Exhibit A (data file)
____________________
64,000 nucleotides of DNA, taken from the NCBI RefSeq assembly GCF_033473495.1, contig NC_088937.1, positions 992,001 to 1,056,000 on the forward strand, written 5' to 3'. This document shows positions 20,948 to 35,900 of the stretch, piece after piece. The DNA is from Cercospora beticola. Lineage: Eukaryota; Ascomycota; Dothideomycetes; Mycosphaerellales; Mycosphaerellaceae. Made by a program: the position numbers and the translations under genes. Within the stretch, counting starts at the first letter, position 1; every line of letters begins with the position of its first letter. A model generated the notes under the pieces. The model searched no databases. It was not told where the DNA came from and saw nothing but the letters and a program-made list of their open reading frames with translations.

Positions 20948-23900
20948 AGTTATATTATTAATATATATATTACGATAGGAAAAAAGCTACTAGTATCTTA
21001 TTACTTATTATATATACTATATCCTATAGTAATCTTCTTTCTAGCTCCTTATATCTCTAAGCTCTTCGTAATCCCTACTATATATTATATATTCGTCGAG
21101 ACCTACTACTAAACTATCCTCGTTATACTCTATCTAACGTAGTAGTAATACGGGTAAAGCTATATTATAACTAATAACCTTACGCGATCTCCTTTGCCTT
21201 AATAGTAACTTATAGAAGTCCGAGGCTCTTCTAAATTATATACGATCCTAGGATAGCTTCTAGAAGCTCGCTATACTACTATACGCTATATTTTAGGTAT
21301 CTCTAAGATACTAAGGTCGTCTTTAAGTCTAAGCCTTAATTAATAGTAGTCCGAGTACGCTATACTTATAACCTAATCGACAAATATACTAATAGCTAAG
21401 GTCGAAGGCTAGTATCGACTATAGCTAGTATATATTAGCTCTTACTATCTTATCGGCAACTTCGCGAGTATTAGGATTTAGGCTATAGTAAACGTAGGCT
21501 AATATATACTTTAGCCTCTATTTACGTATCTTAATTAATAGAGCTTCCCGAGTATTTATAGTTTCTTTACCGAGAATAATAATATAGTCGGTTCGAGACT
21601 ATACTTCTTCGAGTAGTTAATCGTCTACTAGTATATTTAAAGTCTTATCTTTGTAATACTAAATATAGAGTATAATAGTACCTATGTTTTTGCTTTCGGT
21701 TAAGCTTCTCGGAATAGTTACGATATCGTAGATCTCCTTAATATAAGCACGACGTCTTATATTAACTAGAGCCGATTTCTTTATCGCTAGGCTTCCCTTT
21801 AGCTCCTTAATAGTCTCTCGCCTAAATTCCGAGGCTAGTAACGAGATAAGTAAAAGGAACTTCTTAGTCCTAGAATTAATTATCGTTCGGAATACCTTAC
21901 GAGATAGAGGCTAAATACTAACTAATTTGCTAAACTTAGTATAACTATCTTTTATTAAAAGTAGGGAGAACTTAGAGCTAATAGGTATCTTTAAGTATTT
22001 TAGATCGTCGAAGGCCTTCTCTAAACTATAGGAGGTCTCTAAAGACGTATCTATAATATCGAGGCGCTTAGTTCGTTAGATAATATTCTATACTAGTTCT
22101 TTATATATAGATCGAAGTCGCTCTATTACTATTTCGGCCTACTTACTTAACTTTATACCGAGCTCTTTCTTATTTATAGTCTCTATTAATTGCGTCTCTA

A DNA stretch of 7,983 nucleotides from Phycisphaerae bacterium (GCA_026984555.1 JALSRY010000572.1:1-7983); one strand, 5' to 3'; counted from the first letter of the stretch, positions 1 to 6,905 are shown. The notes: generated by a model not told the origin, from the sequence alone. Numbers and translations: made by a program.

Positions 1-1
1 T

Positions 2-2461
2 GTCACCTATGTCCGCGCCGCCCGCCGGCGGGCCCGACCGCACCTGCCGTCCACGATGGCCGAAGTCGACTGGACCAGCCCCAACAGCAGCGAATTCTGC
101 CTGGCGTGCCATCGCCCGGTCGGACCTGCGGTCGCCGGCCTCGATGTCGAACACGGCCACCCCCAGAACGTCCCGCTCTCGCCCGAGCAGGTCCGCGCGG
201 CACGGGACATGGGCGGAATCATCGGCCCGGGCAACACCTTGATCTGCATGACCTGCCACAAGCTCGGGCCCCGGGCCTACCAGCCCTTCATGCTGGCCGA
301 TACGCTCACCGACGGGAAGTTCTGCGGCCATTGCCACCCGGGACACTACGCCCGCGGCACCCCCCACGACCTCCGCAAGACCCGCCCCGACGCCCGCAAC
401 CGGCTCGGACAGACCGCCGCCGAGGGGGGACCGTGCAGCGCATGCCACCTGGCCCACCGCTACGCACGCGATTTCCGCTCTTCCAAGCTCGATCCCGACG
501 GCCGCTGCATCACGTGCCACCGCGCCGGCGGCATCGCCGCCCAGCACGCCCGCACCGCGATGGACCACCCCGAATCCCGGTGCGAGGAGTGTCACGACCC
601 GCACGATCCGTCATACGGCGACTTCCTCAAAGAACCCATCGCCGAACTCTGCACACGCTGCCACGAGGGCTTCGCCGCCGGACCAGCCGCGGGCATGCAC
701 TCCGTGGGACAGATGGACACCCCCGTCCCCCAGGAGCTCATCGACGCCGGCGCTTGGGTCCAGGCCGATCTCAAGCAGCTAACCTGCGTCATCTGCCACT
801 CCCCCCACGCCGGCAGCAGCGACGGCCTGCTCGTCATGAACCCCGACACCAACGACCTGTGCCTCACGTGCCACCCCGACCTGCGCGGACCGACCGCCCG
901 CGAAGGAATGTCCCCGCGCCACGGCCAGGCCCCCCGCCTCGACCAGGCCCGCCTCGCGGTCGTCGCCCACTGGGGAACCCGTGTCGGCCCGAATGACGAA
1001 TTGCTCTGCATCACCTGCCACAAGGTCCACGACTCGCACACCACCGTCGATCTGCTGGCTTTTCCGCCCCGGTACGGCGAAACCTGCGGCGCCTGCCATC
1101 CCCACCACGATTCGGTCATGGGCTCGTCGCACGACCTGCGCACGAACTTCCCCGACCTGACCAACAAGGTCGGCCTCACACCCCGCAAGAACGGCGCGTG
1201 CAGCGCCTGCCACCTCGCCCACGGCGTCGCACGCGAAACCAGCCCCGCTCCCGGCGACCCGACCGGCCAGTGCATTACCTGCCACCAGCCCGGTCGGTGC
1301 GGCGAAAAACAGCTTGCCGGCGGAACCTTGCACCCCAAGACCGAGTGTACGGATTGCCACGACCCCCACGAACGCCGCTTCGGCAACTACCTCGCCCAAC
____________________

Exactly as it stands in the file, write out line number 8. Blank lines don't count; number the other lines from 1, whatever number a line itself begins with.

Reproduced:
21401 GTCGAAGGCTAGTATCGACTATAGCTAGTATATATTAGCTCTTACTATCTTATCGGCAACTTCGCGAGTATTAGGATTTAGGCTATAGTAAACGTAGGCT